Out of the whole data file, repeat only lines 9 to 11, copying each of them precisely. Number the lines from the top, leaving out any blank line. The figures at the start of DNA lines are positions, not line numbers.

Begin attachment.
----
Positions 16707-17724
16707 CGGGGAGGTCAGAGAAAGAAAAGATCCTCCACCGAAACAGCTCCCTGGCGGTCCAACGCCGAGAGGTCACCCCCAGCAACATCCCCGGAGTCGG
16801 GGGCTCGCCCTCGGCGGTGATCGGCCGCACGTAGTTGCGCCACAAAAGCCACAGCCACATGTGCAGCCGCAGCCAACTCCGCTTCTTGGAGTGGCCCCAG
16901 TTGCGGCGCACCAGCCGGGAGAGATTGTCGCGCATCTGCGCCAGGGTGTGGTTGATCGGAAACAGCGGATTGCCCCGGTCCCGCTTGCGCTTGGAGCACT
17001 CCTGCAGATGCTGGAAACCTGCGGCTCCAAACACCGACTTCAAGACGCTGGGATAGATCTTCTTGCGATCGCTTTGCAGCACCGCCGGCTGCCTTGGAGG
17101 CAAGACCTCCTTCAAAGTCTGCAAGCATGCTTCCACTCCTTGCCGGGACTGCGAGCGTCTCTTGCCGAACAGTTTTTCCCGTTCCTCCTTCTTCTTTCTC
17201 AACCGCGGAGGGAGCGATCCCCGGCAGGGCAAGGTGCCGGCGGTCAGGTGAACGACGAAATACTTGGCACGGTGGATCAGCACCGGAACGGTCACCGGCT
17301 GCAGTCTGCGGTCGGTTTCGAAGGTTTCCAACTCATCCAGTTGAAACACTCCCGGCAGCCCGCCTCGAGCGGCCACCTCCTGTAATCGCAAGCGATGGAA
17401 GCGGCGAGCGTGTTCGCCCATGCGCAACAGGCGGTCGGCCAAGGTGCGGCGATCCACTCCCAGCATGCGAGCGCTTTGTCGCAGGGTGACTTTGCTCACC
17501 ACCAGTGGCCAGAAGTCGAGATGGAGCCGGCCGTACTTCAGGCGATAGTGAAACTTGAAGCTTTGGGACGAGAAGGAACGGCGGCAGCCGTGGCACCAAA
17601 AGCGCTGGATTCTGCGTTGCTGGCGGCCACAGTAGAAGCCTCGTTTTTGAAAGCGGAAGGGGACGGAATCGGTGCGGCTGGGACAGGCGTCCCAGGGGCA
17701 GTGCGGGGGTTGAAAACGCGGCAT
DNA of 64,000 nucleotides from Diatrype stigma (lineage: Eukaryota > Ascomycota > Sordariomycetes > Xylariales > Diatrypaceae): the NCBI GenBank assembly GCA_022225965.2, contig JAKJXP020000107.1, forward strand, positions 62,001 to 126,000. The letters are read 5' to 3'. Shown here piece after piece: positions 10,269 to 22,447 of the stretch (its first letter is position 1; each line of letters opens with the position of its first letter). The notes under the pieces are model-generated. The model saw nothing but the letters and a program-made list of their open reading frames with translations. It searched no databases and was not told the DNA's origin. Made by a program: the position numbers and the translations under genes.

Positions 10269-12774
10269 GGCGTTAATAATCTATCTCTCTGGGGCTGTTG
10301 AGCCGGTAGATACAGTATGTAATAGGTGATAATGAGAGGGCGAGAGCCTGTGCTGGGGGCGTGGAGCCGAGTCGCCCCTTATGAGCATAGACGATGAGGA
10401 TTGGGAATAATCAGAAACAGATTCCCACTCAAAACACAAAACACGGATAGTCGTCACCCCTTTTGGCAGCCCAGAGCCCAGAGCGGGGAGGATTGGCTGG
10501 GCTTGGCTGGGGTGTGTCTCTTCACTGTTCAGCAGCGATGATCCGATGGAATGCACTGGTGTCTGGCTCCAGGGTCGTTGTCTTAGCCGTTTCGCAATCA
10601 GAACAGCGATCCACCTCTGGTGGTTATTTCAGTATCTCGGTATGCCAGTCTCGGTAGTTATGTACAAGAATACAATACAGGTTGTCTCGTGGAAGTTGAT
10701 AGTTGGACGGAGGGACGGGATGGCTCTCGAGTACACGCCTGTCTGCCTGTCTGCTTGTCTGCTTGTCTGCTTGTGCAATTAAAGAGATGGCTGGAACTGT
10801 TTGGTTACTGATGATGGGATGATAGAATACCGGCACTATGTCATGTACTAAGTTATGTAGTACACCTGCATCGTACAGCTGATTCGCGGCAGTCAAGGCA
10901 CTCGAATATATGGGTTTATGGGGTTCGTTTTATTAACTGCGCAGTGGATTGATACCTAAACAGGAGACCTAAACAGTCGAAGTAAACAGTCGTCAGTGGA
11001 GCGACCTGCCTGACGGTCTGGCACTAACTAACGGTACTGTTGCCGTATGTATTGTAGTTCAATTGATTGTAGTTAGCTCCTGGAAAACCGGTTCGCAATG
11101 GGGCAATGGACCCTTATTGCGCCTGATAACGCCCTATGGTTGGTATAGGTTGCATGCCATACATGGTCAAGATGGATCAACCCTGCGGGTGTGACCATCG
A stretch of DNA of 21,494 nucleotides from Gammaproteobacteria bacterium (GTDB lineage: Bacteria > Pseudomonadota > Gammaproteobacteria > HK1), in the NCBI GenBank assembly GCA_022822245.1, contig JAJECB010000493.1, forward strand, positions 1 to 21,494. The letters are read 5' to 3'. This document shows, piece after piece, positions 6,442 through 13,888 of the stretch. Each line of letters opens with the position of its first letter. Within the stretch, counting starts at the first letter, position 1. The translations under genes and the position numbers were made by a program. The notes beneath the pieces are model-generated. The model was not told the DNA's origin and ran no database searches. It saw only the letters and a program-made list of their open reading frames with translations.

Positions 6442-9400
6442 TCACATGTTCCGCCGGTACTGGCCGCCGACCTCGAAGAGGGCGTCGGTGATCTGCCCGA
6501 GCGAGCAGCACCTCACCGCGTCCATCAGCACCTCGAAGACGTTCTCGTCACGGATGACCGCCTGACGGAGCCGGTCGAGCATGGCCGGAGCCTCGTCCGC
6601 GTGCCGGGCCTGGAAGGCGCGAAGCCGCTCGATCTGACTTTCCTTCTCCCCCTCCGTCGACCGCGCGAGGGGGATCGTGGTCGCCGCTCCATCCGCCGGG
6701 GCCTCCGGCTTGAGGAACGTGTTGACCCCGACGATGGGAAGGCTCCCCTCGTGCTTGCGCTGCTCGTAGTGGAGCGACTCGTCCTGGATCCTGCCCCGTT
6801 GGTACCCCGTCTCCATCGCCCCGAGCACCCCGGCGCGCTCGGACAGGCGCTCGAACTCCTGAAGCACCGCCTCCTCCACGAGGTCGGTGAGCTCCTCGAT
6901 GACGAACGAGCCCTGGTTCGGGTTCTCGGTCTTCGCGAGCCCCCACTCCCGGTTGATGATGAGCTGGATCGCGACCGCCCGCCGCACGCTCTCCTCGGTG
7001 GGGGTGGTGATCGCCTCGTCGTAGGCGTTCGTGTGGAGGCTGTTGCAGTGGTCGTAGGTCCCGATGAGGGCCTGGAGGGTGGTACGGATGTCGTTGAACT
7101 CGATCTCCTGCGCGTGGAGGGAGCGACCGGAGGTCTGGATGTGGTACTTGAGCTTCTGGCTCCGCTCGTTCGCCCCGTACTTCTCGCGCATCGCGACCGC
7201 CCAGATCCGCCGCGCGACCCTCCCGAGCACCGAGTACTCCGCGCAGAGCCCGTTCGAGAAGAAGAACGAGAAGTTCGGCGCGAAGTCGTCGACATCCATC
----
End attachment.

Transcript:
17401 GCGGCGAGCGTGTTCGCCCATGCGCAACAGGCGGTCGGCCAAGGTGCGGCGATCCACTCCCAGCATGCGAGCGCTTTGTCGCAGGGTGACTTTGCTCACC
17501 ACCAGTGGCCAGAAGTCGAGATGGAGCCGGCCGTACTTCAGGCGATAGTGAAACTTGAAGCTTTGGGACGAGAAGGAACGGCGGCAGCCGTGGCACCAAA
17601 AGCGCTGGATTCTGCGTTGCTGGCGGCCACAGTAGAAGCCTCGTTTTTGAAAGCGGAAGGGGACGGAATCGGTGCGGCTGGGACAGGCGTCCCAGGGGCA